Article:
PDA

View Full Version : Computers RAM question...


Pants
01-10-2009, 08:22 PM
...what's better 4 gigs of PC 6400 DDR2/800 or 2 gigs of PC 8500 DDR2/1066?

KcMizzou
01-10-2009, 08:58 PM
I'm pretty sure 4 gigs of the slower RAM beats 2 of the faster.

Mr. Laz
01-10-2009, 09:01 PM
2 gigs of faster imo


maybe the only time 4 gigs would be better is if you were do very high end type video converting etc.

jjjayb
01-10-2009, 09:05 PM
What operating system? If it's xp 32 bit then maybe the faster 2 gigs. Windows will only see a little over 3 gigs of the 4 gigs anyway. If it's Vista then definitely the 4 gigs. It's a hog.

Pants
01-10-2009, 09:07 PM
What operating system? If it's xp 32 bit then maybe the faster 2 gigs. Windows will only see a little over 3 gigs of the 4 gigs anyway. If it's Vista then definitely the 4 gigs. It's a hog.

Yeah, it'll be Vista. Thanks for the answer.

Pants
01-10-2009, 09:09 PM
Also, is RAID-0 worth it?

unlurking
01-10-2009, 09:13 PM
Also, is RAID-0 worth it?
Flat out YES.

HC_Chief
01-10-2009, 09:25 PM
Also, is RAID-0 worth it?

For performance it is excellent. Just be sure to back everything up. A loss of one disk in a RAID-0 set equals loss of the set.

RAID-1+0 is best for performance & redundancy, but can be cost prohibitive. If you have the space & want that added protection, go RAID-1+0 (aka RAID 10)

unlurking
01-10-2009, 09:33 PM
For performance it is excellent. Just be sure to back everything up. A loss of one disk in a RAID-0 set equals loss of the set.

RAID-1+0 is best for performance & redundancy, but can be cost prohibitive. If you have the space & want that added protection, go RAID-1+0 (aka RAID 10)
Or just buy 2 small disks and created a logical drive for the OS and program files at RIAD 0, then use a separate drive array for your data. With the size of MP3 and movie collections now adays, data sets of the average user are very large, but require very little speed.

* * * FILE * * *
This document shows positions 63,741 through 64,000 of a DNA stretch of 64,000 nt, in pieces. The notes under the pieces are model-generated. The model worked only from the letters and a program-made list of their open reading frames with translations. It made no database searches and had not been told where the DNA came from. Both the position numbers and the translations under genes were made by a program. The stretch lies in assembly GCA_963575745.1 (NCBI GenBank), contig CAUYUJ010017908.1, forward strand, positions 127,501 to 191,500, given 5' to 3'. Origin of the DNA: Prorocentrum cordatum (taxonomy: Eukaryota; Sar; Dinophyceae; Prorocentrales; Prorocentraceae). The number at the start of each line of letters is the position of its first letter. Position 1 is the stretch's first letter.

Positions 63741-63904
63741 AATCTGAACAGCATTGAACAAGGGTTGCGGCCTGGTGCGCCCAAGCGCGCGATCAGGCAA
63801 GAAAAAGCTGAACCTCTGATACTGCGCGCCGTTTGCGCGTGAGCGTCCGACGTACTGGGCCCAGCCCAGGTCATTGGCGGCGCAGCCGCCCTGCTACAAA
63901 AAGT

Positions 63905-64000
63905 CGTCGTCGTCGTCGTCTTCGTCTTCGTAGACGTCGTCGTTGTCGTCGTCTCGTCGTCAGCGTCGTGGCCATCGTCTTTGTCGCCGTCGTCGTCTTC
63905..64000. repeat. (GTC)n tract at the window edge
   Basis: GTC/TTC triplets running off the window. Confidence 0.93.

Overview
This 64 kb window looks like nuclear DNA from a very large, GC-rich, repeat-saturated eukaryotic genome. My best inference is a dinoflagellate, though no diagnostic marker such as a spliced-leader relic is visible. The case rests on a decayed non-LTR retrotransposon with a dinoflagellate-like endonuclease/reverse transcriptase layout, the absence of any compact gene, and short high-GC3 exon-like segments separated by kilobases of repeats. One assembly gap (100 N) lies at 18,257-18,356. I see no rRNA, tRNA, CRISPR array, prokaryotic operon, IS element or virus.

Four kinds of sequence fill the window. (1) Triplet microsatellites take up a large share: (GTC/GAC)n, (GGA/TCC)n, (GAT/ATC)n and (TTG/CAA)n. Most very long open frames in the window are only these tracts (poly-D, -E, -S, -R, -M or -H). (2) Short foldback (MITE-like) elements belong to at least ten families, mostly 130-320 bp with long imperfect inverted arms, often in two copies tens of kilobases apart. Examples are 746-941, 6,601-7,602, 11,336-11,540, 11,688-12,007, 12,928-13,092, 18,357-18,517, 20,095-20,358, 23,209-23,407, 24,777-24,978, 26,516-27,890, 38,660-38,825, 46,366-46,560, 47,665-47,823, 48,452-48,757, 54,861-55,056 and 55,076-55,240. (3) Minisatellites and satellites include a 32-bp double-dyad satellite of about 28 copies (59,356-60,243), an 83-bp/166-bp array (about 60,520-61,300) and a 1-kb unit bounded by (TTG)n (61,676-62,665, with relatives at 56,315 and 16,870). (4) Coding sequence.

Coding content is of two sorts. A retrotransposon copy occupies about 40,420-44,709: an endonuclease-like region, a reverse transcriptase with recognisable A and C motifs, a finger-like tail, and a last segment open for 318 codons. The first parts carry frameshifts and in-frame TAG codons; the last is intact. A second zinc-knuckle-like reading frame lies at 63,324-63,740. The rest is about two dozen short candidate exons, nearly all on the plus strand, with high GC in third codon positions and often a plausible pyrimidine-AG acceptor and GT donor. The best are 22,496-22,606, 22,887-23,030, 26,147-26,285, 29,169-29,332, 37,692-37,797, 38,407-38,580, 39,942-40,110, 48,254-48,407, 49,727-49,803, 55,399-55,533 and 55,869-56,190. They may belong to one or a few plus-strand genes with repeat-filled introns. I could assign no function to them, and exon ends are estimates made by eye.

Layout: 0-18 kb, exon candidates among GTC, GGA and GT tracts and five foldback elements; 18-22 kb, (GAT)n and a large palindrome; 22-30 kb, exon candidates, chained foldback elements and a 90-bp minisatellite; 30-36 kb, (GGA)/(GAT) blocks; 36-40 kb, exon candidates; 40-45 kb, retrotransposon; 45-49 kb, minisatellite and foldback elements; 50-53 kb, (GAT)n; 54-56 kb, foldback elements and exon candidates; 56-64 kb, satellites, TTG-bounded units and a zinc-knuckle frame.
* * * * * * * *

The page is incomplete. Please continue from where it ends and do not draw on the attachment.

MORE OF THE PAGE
Personally, I've always preferred speed over redundancy. I make backups, I can access my data through an external drive if needed.

Pants
01-10-2009, 09:49 PM
Thanks for the input guys. I'm not all that worried about space, but I do care about speed.

Basileus777
01-10-2009, 10:14 PM
Yeah, it'll be Vista. Thanks for the answer.

Vista 64?

Count Alex's Wins
01-10-2009, 10:17 PM
RAM is so cheap what's really the diff. in price?

aturnis
01-11-2009, 12:56 AM
What is Raid-0?

DaneMcCloud
01-11-2009, 01:06 AM
What is Raid-0?

ROFL

So, you don't know jackshit about football and you don't know jackshit about computers.

Check.

chasedude
01-11-2009, 01:15 AM
Yeah, it'll be Vista. Thanks for the answer.

Only vista 64 will be able to see past 3G of memory. Vista 32 is limited just as XP is.

Valiant
01-11-2009, 04:05 AM
Only vista 64 will be able to see past 3G of memory. Vista 32 is limited just as XP is.

I think it depends on the board.. I have 3.8show up on mine and it is not 64bit..

HC_Chief
01-11-2009, 09:36 AM
Only vista 64 will be able to see past 3G of memory. Vista 32 is limited just as XP is.

You can trick a 32-bit OS to address >4GB but they often go full retard when you do. I know XP Pro does.

It is called Physical Address Extensioning (PAE); it uses a bit switch to convert the OS into a 36-bit OS, which can address physical memory above the 4GB limit.

It's just better to go w/ 64-bit. Esp since there are now drivers available for most hardware.

If you're going to store a shitton of MP3s & other media, unlurking's advice is best: build a RAID-0 for you OS & data (or just apps), then put the media files on external/cheap storage. And please back everything up. Losing data due to hardware failure sucks. It can be very expensive to recover data from a failed drive. Better to spend an extra couple of hundred bucks for backups. (some solutions are even cheaper)

unlurking
01-11-2009, 10:22 AM
Yep, big fan of backups. Now that you can get a half terabyte of storage for about $100 these days, there really is no excuse not to have an automated backup solution even for home systems.

DaFace
01-11-2009, 11:01 AM
What is Raid-0?

It's a system of using multiple hard drives in combination as one for performance and/or backup purposes. RAID-0 technically isn't truly RAID at all, as there is no redundancy, meaning you'll get a performance boost, but if either drive fails, all your data (on both drives) is toast.

aturnis
01-11-2009, 02:58 PM
ROFL

So, you don't know jackshit about football and you don't know jackshit about computers.

Check.

haha haha ha...so you're a homo! haha ha!